- How do we find the optimal balance between productivity, cost, quality and sustainability?
- What performance characteristics do you track and how do they relate to each other?
- In your analysis, what metrics, LCA, decision-making tools can scale over multiple levels?
- What decisions made at one level are not tracked at other levels?

Some of this came up in our discussion about lean and green. We will begin this discussion here and continue it over the next few blogs. First we'll take a shot a defining what our field of view is (sort of the google earth view of manufacturing we had some time ago - see Sept. 15, 2009, I also appreciate that this discussion will go well beyond the original focus of the question raised but, hey, I'm an academic and there are no short answers!

The complexity and sophistication in the organization of manufacturing systems and processes, large or small,  requires a keen understanding of the organization for accurate environmental analysis. To assist in this effort, manufacturing can be broken into “levels of study” across two orthogonal frameworks, spanning organizational and temporal levels. From the perspective of the organization of the system, we can consider manufacturing processes as being composed of four levels, from the level of the individual devices where unit processes take place, through to that of the enterprise, incorporating all the activities in the manufacturing system, including supply chain externalities.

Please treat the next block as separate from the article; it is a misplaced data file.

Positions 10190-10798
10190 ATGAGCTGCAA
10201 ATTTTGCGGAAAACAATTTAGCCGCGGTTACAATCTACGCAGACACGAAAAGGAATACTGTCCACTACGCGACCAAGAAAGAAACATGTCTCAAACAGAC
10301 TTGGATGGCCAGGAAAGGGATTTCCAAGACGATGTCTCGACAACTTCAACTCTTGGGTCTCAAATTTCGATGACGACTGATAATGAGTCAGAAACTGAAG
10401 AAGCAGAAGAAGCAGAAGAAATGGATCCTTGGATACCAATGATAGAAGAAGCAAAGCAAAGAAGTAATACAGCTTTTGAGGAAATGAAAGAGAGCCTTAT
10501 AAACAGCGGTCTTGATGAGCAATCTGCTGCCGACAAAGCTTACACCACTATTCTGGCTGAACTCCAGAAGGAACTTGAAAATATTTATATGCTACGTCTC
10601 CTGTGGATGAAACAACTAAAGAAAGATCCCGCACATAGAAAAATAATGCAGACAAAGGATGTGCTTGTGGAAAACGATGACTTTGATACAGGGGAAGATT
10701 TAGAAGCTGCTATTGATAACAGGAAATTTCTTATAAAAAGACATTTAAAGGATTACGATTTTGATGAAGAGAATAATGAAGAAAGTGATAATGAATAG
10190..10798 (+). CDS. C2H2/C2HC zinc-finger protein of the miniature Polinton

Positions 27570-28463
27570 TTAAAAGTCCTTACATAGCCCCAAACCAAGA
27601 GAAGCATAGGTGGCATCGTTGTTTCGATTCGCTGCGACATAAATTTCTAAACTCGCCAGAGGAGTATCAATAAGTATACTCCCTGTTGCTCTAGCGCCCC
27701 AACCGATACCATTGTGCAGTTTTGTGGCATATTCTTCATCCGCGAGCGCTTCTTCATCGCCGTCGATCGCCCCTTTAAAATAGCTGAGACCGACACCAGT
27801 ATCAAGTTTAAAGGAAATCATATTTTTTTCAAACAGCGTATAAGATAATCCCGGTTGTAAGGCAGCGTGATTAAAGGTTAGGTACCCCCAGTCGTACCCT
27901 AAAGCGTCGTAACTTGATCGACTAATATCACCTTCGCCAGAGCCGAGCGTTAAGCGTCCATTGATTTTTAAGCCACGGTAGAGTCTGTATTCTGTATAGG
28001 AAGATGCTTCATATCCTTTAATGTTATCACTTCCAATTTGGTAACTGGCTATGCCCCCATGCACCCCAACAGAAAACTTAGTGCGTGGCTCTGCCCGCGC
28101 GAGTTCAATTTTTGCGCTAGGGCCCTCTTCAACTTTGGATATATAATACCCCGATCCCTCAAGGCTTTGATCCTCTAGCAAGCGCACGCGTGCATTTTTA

These four levels are as follows:
1- Device – Individual device in the manufacturing system, which is performing a unit process. Support equipment for the unit process are included here such as gage systems, device level oil-circulating systems etc.,

2- Line/Cell – Logical organization of devices in the system that is acting in series or parallel to execute a specific activity (such as manufacturing a part or assembly). Support equipment for the collection of devices are included here, such as chip conveyers, tool cribs, etc.,

3- Facility – Distinct physical entity housing multiple devices, which may or may not be logically organized into lines, cells, etc., Support equipment required at the facility level are also included here, such as power generators, water purifiers, HVAC systems, etc.,

4- Enterprise – The entire manufacturing enterprise, consisting of all the individual facilities, the infrastructure required to support the facilities, as well as the transportation and supply chain externalities.

Given these levels, which are essentially, facility or spatial representations, we'll go on to the temporal aspects of the life cycle - next time.